Mineralogy and Petrology

, Volume 110, Issue 2–3, pp 295–307 | Cite as

Origin of Ti-rich garnets in the groundmass of Wajrakarur field kimberlites, southern India: insights from EPMA and Raman spectroscopy

  • Ashish N. DongreEmail author
  • K. S. Viljoen
  • N. V. Chalapathi Rao
  • A. Gucsik
Original Paper


Although Ti-rich garnets are commonly encountered in the groundmass of many alkaline igneous rocks, they are comparatively rare in kimberlites. Here we report on the occurrence of Ti-rich garnets in the groundmass of the P-15 and KL-3 kimberlites from the diamondiferous Wajrakarur field in the Eastern Dharwar craton of southern India. These garnets contain considerable Ti (11.7–23.9 wt.% TiO2), Ca (31.3–35.8 wt.% CaO), Fe (6.8–15.5 wt.% FeOT) and Cr (0.04–9.7 wt.% Cr2O3), but have low Al (0.2–5.7 wt.% Al2O3). In the case of the P-15 kimberlite they display a range in compositions from andradite to schorlomite, with a low proportion of grossular (andradite(17.7–49.9)schorlomite(34.6–49.5)-grossular(3.7–22.8)-pyrope(1.9–10.4)). A few grains also contain significant chromium and represent a solid solution between schorlomite and uvarovite. The Ti-rich garnets in the KL-3 kimberlite, in contrast, are mostly schorlomitic (54.9─90.9 mol %) in composition. The Ti-rich garnets in the groundmass of these two kimberlites are intimately associated with chromian spinels, perhaps suggesting that the garnet formed through the replacement of spinel. From the textural evidence, it appears unlikely that the garnets could have originated through secondary alteration, but rather seem to have formed through a process in which early magmatic spinels have reacted with late circulating, residual fluids in the final stages of crystallization of the kimberlite magma. Raman spectroscopy provides evidence for low crystallinity in the spinels which is likely to be a result of their partial transformation into andradite during their reaction with a late-stage magmatic (kimberlitic) fluid. The close chemical association of these Ti-rich garnets in TiO2-FeO-CaO space with those reported from ultramafic lamprophyres (UML) is also consistent with results predicted by experimental studies, and possibly implies a genetic link between kimberlite and UML magmas. The occurrence of Ti-rich garnets of similar composition in the Swartruggens orangeite on the Kaapvaal craton in South Africa, as well as in other kimberlites with an orangeitic affinity (e.g. the P-15 kimberlite on the Eastern Dharwar craton in southern India), is inferred to be a reflection of the high Ca- and high Ti-, and the low Al-nature, of the parent magma (i.e. Group II kimberlites).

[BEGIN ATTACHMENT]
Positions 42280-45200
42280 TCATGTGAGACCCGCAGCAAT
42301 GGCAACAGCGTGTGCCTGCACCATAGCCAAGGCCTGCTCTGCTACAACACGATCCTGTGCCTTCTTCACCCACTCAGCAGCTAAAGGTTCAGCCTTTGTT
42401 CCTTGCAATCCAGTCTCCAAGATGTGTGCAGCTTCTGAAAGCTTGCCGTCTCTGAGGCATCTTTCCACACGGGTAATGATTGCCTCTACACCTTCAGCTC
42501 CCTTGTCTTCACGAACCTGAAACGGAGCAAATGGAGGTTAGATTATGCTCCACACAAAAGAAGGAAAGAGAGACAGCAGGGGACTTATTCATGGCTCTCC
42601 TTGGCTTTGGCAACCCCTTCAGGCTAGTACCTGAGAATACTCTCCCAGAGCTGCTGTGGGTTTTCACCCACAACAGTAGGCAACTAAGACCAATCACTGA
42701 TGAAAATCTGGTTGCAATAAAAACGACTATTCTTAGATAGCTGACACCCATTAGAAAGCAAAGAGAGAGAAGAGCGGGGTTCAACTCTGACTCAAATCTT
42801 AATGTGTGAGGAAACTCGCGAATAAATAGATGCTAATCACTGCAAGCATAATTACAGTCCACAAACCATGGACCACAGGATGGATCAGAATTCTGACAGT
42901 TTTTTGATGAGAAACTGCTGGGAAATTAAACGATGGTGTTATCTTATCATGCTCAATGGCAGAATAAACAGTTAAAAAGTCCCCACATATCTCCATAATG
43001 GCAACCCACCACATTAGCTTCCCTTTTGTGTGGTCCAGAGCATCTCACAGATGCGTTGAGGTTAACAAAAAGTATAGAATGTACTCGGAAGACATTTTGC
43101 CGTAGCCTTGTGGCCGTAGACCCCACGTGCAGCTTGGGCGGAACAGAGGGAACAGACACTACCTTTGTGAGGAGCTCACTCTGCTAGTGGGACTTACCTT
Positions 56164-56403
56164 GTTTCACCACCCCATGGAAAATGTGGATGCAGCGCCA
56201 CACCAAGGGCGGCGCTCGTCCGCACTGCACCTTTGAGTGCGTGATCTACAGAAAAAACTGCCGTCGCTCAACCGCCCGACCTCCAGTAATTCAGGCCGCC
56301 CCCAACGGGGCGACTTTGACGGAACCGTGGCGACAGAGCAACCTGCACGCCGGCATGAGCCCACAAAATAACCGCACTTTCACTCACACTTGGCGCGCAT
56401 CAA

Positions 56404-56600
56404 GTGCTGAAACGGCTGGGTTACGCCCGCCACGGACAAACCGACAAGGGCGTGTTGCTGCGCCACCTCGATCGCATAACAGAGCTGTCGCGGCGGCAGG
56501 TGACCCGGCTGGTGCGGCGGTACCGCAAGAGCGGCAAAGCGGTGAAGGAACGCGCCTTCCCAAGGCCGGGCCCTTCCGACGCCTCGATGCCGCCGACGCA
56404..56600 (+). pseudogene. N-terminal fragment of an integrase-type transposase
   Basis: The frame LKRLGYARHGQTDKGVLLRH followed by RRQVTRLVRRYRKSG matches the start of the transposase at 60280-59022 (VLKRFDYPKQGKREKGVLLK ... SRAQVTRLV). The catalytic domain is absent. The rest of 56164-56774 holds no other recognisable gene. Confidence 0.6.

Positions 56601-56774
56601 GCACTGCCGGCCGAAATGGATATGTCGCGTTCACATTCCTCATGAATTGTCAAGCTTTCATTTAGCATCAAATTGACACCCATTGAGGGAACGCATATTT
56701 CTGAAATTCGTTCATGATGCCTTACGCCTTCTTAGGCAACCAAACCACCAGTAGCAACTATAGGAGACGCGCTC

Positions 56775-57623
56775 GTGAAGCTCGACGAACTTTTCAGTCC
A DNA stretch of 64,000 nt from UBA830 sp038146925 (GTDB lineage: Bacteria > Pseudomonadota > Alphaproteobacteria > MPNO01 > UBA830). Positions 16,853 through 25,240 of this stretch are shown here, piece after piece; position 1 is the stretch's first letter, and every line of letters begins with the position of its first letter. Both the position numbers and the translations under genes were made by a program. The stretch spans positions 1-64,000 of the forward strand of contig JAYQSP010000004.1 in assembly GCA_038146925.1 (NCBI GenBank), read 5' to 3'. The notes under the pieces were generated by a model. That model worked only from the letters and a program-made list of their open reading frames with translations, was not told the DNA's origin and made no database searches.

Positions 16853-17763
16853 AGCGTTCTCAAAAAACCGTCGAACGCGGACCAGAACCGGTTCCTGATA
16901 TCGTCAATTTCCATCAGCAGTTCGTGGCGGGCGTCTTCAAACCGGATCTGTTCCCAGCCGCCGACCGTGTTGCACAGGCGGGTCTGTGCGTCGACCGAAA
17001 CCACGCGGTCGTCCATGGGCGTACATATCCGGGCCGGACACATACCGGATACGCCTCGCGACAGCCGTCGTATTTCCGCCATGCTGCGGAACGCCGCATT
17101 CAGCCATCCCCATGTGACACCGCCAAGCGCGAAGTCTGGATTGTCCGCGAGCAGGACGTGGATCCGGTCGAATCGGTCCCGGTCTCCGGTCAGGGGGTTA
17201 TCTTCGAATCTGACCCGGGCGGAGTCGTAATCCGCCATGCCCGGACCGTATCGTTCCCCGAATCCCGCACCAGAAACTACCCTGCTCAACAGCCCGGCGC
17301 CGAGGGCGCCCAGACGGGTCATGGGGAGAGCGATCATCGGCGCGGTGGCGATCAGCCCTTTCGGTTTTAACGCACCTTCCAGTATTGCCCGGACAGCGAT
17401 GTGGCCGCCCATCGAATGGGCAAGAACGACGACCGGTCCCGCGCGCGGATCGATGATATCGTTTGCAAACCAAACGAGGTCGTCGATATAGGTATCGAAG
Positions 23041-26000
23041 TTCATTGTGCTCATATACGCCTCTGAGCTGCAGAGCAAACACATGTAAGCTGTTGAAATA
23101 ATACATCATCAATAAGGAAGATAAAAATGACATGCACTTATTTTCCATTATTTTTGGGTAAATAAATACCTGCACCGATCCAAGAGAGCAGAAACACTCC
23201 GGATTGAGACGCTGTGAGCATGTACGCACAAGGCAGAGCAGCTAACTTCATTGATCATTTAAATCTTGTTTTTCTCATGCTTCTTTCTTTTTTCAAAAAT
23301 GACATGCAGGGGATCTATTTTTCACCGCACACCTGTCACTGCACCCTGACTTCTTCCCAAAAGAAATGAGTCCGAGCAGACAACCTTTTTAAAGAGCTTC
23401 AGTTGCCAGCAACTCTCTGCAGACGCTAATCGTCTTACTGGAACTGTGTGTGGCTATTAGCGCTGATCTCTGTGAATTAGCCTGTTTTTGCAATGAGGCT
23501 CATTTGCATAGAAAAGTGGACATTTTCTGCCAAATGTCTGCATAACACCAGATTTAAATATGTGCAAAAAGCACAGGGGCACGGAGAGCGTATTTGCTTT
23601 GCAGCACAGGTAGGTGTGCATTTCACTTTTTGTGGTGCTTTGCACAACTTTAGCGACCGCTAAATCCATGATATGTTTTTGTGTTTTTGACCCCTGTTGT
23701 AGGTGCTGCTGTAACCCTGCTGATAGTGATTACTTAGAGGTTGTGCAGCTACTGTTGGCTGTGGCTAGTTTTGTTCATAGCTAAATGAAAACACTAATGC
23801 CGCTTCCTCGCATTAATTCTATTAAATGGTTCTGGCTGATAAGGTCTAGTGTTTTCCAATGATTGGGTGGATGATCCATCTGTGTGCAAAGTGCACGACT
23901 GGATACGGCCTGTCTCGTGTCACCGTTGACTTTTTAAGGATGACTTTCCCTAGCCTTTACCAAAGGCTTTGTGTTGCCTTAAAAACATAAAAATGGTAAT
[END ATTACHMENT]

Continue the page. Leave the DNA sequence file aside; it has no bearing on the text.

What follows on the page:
Olivine Dharwar Craton Kaapvaal Craton Eastern Dharwar Craton Metasomatic Fluid 
These keywords were added by machine and not by the authors. This process is experimental and the keywords may be updated as the learning algorithm improves.



This study was supported with funding provided to K.S. Viljoen by the South African Department of Science and Technology through their Research Chairs initiative (Geometallurgy), as administered by the National Research Foundation. In addition, the Centre of Excellence for Integrated Mineral and Energy Resource Analysis (CIMERA) at the University of Johannesburg is thanked for general funding, relating to this, and other projects. We thank Christian Reinke of the University of Johannesburg Central Analytical Facility for his assistance with the electron microprobe analyses. A. Dongre would like to thank Sebastian Tappe and Tapabrato Sarkar for their helpful discussions that ensued during the course of this study. N.V. Chalapathi Rao would like to thank DST-SERB New Delhi and Head, Department of Geology, BHU for support. We thank the reviewers, A.L. Jaques and an anonymous reviewer, as well as the guest editor, Peter Downes, for their efforts at improving the paper.

Supplementary material

710_2016_428_MOESM1_ESM.doc (152 kb)
ESM 1 (DOC 169 kb)


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Copyright information

© Springer-Verlag Wien 2016

Authors and Affiliations

  • Ashish N. Dongre
    • 1
    Email author
  • K. S. Viljoen
    • 1
  • N. V. Chalapathi Rao
    • 2
  • A. Gucsik
    • 1
  1. 1.Department of GeologyUniversity of JohannesburgAuckland ParkSouth Africa
  2. 2.Department of Geology, Center of Advanced StudyBanaras Hindu UniversityVaranasiIndia

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